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Photo ©Francesco Sgroi
Renaissance in Val d’Elsa and Val di Merse
Discovering the territory surrounding Siena
Located North-west of Siena, Val D’Elsa is a wonderful valley, known for its Medieval and Renaissance architecture.

In Casole d’Elsa, you’ll find an exceptional museum of Etruscan artifacts and Sienese artworks which hosts a ‘Madonna and Child with Saints’ commissioned to Andrea di Niccolò by the Agostani family in 1498. In this venue, visitors will also appreciate a ‘Visitation’ by Girolamo del Pacchia and a detached fresco by Pacchiarotto, which was once located in the Palazzo Pretorio.
The town of Radicondoli, in the heart of the valley, was famous for  wool-working and features hints of the Renaissance at the Convent of Santa Caterina, where Pietro Orioli painted an ‘Assumption’ during the last part of the fifteenth century. Today, said work is exhibited in the Collegiata dei Santi Simone e Giuda.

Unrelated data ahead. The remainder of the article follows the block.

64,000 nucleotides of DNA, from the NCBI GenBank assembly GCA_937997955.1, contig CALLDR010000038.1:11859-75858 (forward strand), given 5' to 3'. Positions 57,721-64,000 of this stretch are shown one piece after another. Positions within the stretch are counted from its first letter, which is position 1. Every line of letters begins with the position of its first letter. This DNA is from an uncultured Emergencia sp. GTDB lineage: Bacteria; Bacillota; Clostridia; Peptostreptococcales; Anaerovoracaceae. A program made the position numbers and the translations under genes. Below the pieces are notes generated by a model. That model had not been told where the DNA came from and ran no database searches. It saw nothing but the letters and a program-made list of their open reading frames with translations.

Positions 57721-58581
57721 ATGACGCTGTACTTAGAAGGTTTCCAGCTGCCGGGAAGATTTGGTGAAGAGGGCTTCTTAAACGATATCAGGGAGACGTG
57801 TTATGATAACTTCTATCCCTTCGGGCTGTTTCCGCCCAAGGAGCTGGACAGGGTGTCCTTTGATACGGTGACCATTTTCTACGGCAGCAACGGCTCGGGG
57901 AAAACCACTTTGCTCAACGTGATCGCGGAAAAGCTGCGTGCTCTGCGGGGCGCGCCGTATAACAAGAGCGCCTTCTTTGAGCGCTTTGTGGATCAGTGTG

Domenico Ghirlandaio, Announcement of Death to St.Fina
Domenico Ghirlandaio, Announcement of Death to St.Fina- Credit:  Domenico Ghirlandaio - Wikipedia

Visitors to the area also won’t want to miss San Gimignano’s Santa Fina chapel where they can see Ghirlandaio’s magnificent cycle. Thanks to a short trip to Staggia, you’ll be able to see an altar piece painted by Antonio del Pollaiolo.

Stop in Monticiano and Bagni di Petrolo, its nearby thermal baths for a relaxing break. Throughout history, these baths were known for their curative sulfur-rich waters; they were used by many illustrious figures including members of the Medici and Gonzaga dynasties. From there, take a trip to Murlo to see the parish church of San Fortunato a Vescovado. Therein, you’ll find a religious triptych by Benvenuto di Giovanni dated 1475 and what remains of a panel by Andrea di Niccolo, once part of a poly-triptych work.

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